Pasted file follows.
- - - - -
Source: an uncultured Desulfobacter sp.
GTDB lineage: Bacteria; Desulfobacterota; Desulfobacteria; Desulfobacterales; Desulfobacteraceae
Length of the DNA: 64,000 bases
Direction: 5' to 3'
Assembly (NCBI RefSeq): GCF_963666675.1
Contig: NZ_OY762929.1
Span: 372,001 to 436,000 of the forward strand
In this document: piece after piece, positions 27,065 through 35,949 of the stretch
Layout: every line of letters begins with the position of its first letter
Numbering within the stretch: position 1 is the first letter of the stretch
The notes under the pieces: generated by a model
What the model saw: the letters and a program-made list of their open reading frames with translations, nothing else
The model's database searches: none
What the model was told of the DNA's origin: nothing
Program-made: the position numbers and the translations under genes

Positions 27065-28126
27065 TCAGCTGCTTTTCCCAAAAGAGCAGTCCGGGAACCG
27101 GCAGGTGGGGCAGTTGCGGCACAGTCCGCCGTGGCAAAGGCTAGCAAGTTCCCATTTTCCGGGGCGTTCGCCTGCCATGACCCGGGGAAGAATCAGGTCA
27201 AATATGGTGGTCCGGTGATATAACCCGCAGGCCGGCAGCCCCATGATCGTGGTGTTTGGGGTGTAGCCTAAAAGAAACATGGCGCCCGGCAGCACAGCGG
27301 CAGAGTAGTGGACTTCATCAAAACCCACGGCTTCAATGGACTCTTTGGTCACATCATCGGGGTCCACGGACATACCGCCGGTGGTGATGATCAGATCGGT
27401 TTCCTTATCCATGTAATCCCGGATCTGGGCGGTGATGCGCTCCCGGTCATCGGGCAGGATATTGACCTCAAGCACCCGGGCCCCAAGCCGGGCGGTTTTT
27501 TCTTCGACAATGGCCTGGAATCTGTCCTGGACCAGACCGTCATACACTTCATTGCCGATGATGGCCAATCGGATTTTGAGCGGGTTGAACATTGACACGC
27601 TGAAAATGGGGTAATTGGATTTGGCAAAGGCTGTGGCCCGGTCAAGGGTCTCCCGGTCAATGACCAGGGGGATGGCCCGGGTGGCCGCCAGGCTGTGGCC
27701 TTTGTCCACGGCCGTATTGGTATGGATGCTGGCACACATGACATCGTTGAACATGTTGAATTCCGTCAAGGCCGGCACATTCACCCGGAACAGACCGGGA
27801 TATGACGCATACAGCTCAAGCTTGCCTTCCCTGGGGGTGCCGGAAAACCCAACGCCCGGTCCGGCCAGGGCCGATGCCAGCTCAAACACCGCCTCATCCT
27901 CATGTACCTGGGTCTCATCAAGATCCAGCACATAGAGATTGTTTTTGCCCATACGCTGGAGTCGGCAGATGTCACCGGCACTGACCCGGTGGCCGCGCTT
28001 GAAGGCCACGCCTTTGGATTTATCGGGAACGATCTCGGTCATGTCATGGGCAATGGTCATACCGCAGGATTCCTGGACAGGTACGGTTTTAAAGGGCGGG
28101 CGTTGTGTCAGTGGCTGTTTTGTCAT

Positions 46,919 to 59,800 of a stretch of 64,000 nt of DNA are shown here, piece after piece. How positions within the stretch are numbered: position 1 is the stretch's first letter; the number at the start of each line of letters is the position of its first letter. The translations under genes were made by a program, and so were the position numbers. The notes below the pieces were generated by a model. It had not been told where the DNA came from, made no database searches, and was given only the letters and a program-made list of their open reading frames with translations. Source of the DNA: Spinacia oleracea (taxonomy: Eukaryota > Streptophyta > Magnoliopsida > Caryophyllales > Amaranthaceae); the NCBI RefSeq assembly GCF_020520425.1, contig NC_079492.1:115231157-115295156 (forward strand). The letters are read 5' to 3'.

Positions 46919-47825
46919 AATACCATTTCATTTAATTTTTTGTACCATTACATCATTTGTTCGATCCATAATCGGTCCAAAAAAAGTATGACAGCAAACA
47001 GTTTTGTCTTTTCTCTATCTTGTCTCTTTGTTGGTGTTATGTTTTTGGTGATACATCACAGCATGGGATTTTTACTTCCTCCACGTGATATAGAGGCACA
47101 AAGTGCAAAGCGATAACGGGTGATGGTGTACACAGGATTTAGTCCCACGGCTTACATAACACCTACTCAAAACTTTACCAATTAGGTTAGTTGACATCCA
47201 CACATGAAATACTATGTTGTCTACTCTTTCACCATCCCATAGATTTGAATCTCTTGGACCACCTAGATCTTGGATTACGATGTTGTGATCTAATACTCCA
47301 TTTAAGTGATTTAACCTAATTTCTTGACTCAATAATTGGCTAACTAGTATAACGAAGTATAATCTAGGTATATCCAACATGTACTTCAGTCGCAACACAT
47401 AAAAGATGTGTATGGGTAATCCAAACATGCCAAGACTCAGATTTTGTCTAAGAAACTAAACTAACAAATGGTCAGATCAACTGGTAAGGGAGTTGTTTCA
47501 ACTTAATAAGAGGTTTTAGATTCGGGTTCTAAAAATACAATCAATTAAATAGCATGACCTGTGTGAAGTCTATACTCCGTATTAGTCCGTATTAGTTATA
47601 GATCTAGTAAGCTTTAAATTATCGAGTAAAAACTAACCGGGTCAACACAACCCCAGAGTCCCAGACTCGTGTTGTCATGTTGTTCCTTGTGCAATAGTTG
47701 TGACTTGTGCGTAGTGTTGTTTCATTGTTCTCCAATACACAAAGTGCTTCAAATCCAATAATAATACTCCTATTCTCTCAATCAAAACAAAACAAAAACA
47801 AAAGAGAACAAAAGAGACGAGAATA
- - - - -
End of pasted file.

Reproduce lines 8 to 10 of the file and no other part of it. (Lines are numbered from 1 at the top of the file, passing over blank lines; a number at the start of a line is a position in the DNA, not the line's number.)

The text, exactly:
In this document: piece after piece, positions 27,065 through 35,949 of the stretch
Layout: every line of letters begins with the position of its first letter
Numbering within the stretch: position 1 is the first letter of the stretch